Monetary Policy, Taxation, and International Investment Strategy

By Victor A. Canto; Arthur B. Laffer | Go to book overview

15
Are We Climbing the Wall of Resistance toward National Health Insurance?

JAMES BALOG

The issues surrounding health care policy are extremely important to the future of our country, not only on social grounds but on economic grounds as well. We must deal with the problem of health care spending in order to maintain our competitive standing in the world. The United States is now spending a larger proportion of its GNP on health care than any other country. American business is now devoting 50 percent of its corporate operating profit to health care for its employees and retirees. Estimates of these hidden liabilities range from $169 billion to $2 trillion and could equal all other liabilities on the balance sheets of American corporations. The Financial Accounting Standards Board wants the hidden liability of corporate health care expenditures brought into the open. The current proposal calls for accrual accounting on the profit and loss statement by 1992 and the recording of a "minimum" liability on balance sheets by 1997. Health benefit costs may be as important to American business as the economic integration of Europe in 1992 or the Chinese takeover of Hong Kong in 1997. How did the problem get so big and how might it be resolved?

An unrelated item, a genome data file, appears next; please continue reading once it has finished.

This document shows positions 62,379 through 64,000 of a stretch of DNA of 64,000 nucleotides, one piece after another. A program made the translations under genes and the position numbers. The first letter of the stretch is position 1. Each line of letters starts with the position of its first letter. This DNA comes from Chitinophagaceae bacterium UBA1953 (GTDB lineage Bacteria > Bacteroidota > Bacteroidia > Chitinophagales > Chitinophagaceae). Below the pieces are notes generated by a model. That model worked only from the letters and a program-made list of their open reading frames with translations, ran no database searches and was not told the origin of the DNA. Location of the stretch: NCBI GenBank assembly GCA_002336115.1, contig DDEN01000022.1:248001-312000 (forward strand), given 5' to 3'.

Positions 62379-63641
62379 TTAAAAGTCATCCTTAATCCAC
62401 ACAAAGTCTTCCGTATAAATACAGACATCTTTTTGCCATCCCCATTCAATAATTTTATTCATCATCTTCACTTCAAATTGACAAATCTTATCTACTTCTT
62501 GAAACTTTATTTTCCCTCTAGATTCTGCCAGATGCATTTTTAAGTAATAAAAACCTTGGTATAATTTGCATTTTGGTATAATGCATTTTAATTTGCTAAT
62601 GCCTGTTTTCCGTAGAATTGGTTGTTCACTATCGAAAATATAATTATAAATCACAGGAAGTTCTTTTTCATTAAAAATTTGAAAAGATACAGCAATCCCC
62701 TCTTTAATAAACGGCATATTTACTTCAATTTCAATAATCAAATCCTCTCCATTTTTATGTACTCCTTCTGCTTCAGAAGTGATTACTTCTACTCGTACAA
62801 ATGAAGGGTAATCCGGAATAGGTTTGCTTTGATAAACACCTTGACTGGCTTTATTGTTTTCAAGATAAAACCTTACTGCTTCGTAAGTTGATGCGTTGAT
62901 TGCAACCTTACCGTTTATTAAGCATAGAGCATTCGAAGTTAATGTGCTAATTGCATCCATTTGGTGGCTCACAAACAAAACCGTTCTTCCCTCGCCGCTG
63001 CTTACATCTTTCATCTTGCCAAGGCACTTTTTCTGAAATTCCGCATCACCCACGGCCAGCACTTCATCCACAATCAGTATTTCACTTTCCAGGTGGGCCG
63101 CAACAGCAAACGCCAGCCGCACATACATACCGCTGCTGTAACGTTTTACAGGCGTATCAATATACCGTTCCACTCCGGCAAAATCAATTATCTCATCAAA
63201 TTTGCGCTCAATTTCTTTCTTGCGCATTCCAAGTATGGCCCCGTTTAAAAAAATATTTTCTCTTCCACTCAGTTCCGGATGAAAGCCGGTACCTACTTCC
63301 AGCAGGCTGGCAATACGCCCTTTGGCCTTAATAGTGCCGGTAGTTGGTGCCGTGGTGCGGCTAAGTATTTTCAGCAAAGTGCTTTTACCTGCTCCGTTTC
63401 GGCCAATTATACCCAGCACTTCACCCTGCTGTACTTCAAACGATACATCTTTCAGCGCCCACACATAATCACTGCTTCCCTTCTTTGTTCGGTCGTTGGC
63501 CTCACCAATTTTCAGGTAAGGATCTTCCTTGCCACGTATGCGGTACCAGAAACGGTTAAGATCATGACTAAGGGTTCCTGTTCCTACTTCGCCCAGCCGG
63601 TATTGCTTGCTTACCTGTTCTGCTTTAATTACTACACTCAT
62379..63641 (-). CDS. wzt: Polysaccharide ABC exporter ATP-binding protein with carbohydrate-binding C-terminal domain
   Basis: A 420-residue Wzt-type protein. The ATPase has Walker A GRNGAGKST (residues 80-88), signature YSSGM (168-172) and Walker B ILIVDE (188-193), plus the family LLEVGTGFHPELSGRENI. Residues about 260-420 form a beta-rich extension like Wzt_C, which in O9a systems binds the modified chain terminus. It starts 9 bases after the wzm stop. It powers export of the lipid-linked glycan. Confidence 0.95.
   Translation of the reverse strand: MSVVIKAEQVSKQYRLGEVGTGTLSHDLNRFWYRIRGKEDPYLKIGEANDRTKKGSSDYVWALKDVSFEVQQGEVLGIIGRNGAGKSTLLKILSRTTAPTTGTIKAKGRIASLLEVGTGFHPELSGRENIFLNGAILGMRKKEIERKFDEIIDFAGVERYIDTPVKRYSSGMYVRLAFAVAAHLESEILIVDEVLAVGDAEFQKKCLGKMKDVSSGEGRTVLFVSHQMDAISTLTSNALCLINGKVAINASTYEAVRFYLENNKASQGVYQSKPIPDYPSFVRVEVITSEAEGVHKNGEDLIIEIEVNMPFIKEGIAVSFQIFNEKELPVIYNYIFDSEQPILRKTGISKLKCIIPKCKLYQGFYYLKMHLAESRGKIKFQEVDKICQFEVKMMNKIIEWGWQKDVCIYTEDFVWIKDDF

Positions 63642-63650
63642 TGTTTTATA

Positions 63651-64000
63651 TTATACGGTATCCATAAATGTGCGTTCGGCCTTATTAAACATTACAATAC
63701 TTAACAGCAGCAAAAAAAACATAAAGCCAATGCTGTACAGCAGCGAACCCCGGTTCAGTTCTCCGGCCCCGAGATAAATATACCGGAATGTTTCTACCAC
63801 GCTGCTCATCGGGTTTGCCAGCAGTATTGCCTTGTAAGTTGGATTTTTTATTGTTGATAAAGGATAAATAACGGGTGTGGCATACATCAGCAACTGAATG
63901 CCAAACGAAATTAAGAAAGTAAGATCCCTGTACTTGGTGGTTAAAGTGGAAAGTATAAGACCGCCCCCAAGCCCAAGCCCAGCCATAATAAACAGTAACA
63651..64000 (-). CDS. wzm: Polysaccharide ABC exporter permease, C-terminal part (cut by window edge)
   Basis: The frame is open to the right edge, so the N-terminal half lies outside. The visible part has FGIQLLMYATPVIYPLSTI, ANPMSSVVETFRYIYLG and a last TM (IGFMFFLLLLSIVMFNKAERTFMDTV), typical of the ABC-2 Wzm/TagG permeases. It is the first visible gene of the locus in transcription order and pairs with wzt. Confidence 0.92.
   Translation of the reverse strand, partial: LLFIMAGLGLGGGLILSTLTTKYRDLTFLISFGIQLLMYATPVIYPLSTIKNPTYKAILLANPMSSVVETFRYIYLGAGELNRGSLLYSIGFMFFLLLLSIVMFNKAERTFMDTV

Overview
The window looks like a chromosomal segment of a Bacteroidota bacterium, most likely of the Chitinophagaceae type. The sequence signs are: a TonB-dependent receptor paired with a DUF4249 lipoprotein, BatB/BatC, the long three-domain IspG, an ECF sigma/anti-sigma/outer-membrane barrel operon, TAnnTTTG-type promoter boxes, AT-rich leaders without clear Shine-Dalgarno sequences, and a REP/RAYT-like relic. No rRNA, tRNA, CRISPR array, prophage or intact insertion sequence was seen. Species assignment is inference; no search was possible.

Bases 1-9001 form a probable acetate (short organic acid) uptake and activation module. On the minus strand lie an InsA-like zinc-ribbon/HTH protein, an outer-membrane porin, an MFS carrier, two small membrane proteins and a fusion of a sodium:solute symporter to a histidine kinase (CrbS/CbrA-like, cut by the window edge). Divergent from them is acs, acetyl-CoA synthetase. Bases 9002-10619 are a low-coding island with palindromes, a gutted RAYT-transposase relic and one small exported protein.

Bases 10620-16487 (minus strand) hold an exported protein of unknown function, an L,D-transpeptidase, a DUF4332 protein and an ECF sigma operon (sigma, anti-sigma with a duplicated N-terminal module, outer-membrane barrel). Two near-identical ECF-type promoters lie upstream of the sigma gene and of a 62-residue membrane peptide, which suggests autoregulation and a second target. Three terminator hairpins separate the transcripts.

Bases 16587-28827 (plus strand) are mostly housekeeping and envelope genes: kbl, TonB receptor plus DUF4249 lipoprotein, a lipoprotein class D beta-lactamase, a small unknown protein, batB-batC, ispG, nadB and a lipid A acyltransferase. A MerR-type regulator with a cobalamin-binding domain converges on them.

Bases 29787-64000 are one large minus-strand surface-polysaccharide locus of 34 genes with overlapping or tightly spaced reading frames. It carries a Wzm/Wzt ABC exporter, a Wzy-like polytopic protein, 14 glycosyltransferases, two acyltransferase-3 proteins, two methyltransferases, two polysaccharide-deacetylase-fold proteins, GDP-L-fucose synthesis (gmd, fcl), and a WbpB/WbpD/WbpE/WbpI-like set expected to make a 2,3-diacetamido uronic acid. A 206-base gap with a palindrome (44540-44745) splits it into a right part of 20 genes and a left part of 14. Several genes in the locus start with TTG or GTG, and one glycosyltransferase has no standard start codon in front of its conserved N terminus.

HISTORY

The idea of government sponsored health care, retirement systems, and other social programs began in 1883 in Bismarck's Germany. The entry age was established at 65, a sufficiently high level since life expectancy was then under 50 years. Not many people were expected to be able to take advantage of the

-209-

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Monetary Policy, Taxation, and International Investment Strategy
Table of contents

Table of contents

  • Title Page iii
  • Contents v
  • Figures ix
  • Tables xiii
  • Introduction xix
  • Note xlii
  • PART ONE MONETARY POLICY 1
  • 1: Capacity Utilization and Inflation 3
  • 2: World Money and U.S. Inflation 13
  • 3: Alternative Monetary Theories of Inflation 25
  • 5: The Quality of Inflation Indicators 80
  • 6: The Yield Curve 87
  • PART TWO - FISCAL POLICY 93
  • 7 - Bush's Economic Agenda within a Supply-Side Framework 111
  • 8: Tax Amnesty: The Missing Link 113
  • 9: Fifteen Percent is Fine, but Indexing is Divine 123
  • Notes 144
  • 10: Stylized Facts and Fallacies of Capital Gains Tax Rate Reductions and Indexa tion 147
  • 11: Friday the 13th 157
  • 12: Debt and Taxes Are the Only Certainty 165
  • Note 173
  • 13: Borrowed Prosperity 175
  • Notes 187
  • 14: The Savings Monster 189
  • 15: Are We Climbing the Wall of Resistance toward National Health Insurance? 209
  • PART THREE INTERNATIONAL ECONOMIC ISSUES 219
  • 16: Tax Rate Reductions and Foreign Exchange Rates 221
  • Notes 230
  • 17: The Trade Balance 233
  • 18: National Paedomorphosis 241
  • PART FOUR PORTFOLIO STRATEGIES 255
  • 19: Part I: The Legend 257
  • Notes 267
  • 20: Part II 269
  • 21: The Small-Cap and State Competitive Environment 283
  • 22: International Stock Returns and Real Exchange Rates 301
  • Notes 320
  • Index 321
  • About the Contributors 327
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